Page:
temperature of 38.1ËC. Patient had generalized petechia without mucocutaneous bleeding. Mild cervical and supraclavicular lymphadenopathy was present.
Pulmonary Mycobacterium tuberculosis Associated Immune Thrombocytopenia Purpura Harish R. Patlolla MD.1 Andrew C. Miller MD 2,3 1 Department of Medicine, Mount Sinai Hospital. Chicago, IL. 2 Critical Care Medicine Department, National Institutes of Health Clinical Center. Bethesda, MD. 3 Department of Emergency Medicine, West Virginia University. Morgantown, WV. Introduction
Immune thrombocytopenia purpura (ITP) secondary to pulmonary Mycobacterium tuberculosis (MTB) infection is a rare condition whose course differs from that of conventional ITP. We report the case of a 29-year-old man who presented with complaints of gingival bleeding and hematuria. He was diagnosed with ITP secondary to MTB infection, which responded to 4-drug direct observed treatment (DOT) with isoniazid, rifampin, pyrazinamide, and ethambutol (with pyridoxine).
Figure 2. Lymph node biopsy. Hematoxylin and eosin (H&E) stain. High-power field (50X magnification). The illustrated caseating TB granuloma is characterized by a central area of necrotic material (long black arrow) surrounded by an outer layer of macrophages, elongated epithelioid cell precursors, aka histiocytes (short white arrow), multinucleated giant cells (long white arrow), and ringed by T-lymphocytes (short black arrow).
Case Description A 29-year-old man presented with gingival bleeding, hematuria, and a petechial rash. He reported a 24-pound weight loss, weakness, abdominal discomfort, lowerextremity paresthesias, night-sweats, and shortness-ofbreath. Recent HIV testing was negative. He denied sick contacts, Mycobacterium tuberculosis (MTB) exposure, incarceration, or military experience.
Figure 1. Admission Chest X-ray illustrating an ill-defined opacity obscuring the superior aspect of the right hilum and a less well-defined density obscuring the left hilum.
Figure 3. Wedge biopsy (Left Upper Lobe Lung) revealed acid-fast bacilli.
Immune thrombocytopenia purpura (ITP) treatment was initiated with intravenous (IV) corticosteroids and IV immune globulin (IVIG). Bone marrow biopsy was performed (Table 2). Subsequent mediastinoscopy with lymph node biopsy was complicated by massive hemothorax. Emergent thoracotomy achieved hemostasis, and intra-operative left upper-lobe biopsy was obtained. Scalene lymph node biopsy yielded necrotizing granulomata (Figure 2), and wedge biopsy revealed acidfast bacilli (Figure 3). He was treated with isoniazid, rifampin, pyrazinamide, and ethambutol for MTB. He remains clinically improved and without recurrent thrombocytopenia at 1 year.
Thrombocytopenia results from impaired production, sequestration, or decreased platelet survival. Production defects generally involve multiple cell lineages and arise from marrow failure from toxins, infiltration, aplasia, sepsis, or infections (rubella, CMV, EBV, parvovirus, and varicella). Conversely, thrombocytopenias resulting from consumption or increased destruction may be distinguished into immune- or non-immune-mediated. Immune-mediated forms include ITP, drugs, posttransfusion, systemic lupus erythematosis (SLE), lymphoproliferative disorders, chronic infections (HIV, HCV, Helicobacter pylori) and heparin-induced thrombocytopenia (HIT). Non-immune-mediated processes include vascular prostheses, disseminated intravascular coagulation (DIC), thrombotic thrombocytopenia purpura/hemolytic uremic syndrome (TTP/HUS), HELLP syndrome, and eclampsia. MTB may present with various hematologic abnormalities including anemia, leukocytosis/-penia, thrombocytosis/-penia, monocytosis, lymphopenia, leukemoid reactions, and pancytopenia. ITP is a rare but described presentation.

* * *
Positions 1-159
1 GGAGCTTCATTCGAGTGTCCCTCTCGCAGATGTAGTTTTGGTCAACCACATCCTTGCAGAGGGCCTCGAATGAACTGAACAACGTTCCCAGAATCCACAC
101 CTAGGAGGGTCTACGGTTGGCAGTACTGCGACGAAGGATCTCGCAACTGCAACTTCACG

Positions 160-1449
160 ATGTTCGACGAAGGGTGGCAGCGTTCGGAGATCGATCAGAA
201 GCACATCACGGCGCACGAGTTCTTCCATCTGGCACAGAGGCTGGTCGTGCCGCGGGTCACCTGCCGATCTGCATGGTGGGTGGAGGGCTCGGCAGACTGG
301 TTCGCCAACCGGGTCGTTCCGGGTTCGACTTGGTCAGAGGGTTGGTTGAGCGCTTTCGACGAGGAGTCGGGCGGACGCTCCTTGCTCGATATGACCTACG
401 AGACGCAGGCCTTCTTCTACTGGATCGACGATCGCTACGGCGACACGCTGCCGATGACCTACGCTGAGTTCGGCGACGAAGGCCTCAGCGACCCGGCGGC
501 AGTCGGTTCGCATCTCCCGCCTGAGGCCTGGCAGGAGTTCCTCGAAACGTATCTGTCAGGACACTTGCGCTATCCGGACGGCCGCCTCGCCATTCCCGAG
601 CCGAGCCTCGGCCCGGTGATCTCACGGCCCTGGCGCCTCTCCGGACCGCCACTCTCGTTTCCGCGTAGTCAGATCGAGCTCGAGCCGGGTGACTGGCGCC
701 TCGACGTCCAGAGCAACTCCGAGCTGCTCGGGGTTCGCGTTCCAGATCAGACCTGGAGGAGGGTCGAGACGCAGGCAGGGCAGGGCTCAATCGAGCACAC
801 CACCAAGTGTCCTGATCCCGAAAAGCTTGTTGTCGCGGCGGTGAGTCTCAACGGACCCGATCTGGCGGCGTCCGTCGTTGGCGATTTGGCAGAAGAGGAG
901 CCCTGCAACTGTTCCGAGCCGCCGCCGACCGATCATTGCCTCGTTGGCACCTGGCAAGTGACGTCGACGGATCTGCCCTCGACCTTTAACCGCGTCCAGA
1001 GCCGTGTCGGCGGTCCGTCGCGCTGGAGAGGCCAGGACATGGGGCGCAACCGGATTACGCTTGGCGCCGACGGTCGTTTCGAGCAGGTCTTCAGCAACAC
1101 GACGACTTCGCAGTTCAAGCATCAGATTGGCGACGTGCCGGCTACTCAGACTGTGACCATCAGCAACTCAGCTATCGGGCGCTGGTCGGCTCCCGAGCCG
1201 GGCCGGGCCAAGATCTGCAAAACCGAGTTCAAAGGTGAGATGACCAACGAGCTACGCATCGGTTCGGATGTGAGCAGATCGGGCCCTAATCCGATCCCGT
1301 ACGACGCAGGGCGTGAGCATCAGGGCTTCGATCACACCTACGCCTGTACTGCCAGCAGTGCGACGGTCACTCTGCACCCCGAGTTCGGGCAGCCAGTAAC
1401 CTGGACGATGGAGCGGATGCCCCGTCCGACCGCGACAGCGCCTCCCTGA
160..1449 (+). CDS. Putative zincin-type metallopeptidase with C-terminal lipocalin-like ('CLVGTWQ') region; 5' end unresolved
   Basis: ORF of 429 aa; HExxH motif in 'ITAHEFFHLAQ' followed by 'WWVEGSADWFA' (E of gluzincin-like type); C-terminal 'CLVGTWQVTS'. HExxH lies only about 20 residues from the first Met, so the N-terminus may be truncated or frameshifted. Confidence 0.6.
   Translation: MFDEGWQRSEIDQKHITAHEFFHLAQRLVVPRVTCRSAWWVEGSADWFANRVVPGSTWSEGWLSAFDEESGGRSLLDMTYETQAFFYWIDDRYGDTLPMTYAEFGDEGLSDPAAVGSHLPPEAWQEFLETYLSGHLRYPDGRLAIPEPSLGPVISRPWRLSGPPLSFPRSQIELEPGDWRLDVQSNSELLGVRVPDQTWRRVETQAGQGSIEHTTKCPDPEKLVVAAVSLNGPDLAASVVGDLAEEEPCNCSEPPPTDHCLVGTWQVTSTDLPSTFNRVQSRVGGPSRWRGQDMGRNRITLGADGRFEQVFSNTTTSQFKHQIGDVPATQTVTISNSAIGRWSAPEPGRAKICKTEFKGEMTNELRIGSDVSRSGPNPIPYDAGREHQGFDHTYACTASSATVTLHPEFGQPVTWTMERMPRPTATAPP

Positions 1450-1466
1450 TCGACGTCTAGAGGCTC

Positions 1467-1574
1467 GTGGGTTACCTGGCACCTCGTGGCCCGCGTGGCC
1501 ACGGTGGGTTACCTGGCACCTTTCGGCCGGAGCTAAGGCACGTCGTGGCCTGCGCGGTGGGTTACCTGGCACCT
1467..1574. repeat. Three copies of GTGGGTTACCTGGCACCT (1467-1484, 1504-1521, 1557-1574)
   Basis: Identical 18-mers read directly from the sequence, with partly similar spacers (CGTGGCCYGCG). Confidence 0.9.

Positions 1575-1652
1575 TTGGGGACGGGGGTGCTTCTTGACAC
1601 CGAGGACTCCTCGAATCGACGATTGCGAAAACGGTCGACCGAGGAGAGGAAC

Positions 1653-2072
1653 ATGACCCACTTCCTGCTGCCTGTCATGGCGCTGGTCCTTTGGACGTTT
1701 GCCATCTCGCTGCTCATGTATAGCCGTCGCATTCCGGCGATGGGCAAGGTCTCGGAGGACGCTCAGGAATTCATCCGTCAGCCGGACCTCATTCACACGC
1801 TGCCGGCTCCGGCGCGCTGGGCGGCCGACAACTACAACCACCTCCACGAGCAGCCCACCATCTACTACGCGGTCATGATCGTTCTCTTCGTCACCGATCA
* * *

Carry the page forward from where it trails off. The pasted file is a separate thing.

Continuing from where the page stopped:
Exam was significant for heart rate of 116/min, and temperature of 38.1˚C. Patient had generalized petechia without mucocutaneous bleeding. Mild cervical and supraclavicular lymphadenopathy was present. Lungs fields were clear, heart sounds normal, and no hepatosplenomegaly was evident. Pertinent laboratory values are listed in Table 1. Notably, patient demonstrated severe thrombocytopenia, HIVnegative CD4-lymphopenia, and anemia consistent with chronic inflammation. Peripheral smear revealed absence of platelets and normal cell morphology. Coagulation studies were normal. Chest X-ray revealed ill-defined bilateral hilar opacities (Figure 1). Chest CT identified diffuse ill-defined parenchymal and sub-pleural opacities, and bilateral supraclavicular and mediastinal lymphadenopathy.
CT Chest Imaging
Figure 4. Bone Marrow Biopsy displayed hyper cellular marrow (cellularity 65%), myeloid:erythroid ratio 3:1, tri-lineage maturation, normal morphology, and increased megakaryocytes. No granulomata, lymphoma, or fibrosis was seen. Acid-fast and fungal stains were negative.
Immune thrombocytopenia purpura (ITP) secondary to pulmonary Mycobacterium tuberculosis (ITP/MTB) infection is a rare but described condition whose course differs from that of conventional ITP. ITP typically requires long-standing corticosteroids, often relapses, and may require splenectomy for long-term remission. Conversely, ITP/MTB responds to short-duration corticosteroids followed by anti-tuberculosis therapy without relapse. Of the 16 cases reported, 0 and 1 patients had a known history of MTB or ITP respectively. In each case, thrombocytopenia resolved with MTB treatment. In patients presenting with ITP, lymphadenopathy, and pulmonary infiltrates, underlying MTB should be considered. Lymph node or lung biopsy should be considered to confirm the diagnosis if sputum AFB is negative, as an MTB diagnosis carries important therapeutic and social implications.
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